Archive: 2013-05

The ubiquity of mobile devices provides new opportunities to warn people of emergencies and imminent threats using location-aware technologies. The Wireless Emergency Alerts (WEA) system, formerly known as the Commercial Mobile Alert Service (CMAS), is the newest addition to the Federal Emergency Management Agency (FEMA) Integrated Public Alert and Warning System (IPAWS), which allows authorities to broadcast emergency alerts to cell phone customers with WEA-enabled devices in an area affected by a disaster or a major emergency. This blog posting describes how the Software Engineering Institute's (SEI) work on architecture, integration, network security, and project management is assisting in implementing the WEA system, so it can handle a large number of alert originators and provide an effective nationwide wireless emergency warning system.

Building a complex weapon system in today's environment may involve many subsystems--propulsion, hydraulics, power, controls, radar, structures, navigation, computers, and communications. Design of these systems requires the expertise of engineers in particular disciplines, including mechanical engineering, electrical engineering, software engineering, metallurgical engineering, and many others. But some activities of system development are interdisciplinary, including requirements development, trade studies, and architecture design, to name a few. These tasks do not fit neatly into the traditional engineering disciplines, and require the attention of engineering staff with broader skills and backgrounds. This need for breadth and experience is often met by systems engineers. Unfortunately, system engineering is often not valued among all stakeholders in the Department of Defense (DoD), and is often the first group of activities to be eliminated when a program is faced with budget constraints. This blog post highlights recent research aimed at demonstrating the value of systems engineering to program managers in the DoD and elsewhere.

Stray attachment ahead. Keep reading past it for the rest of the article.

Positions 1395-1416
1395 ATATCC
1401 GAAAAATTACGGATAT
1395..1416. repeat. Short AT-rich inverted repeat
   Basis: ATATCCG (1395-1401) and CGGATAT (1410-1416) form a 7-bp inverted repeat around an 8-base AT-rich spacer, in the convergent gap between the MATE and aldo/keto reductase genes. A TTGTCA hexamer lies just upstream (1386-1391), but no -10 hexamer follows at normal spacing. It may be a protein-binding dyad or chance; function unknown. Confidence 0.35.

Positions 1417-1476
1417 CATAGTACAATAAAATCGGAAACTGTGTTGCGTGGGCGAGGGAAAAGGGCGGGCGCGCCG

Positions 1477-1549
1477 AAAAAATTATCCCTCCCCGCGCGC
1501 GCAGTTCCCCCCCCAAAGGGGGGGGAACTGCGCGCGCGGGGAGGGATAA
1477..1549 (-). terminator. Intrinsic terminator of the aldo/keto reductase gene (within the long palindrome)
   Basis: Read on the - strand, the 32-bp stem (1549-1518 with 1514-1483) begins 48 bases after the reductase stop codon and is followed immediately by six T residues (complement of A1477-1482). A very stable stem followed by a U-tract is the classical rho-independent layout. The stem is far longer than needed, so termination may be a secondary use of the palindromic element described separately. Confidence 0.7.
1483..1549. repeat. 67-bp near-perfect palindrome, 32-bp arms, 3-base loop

In the first blog entry of this two part series on common testing problems, I addressed the fact that testing is less effective, less efficient, and more expensive than it should be. This second posting of a two-part series highlights results of an analysis that documents problems that commonly occur during testing. Specifically, this series of posts identifies and describes 77 testing problems organized into 14 categories; lists potential symptoms by which each can be recognized; potential negative consequences, and potential causes; and makes recommendations for preventing them or mitigating their effects.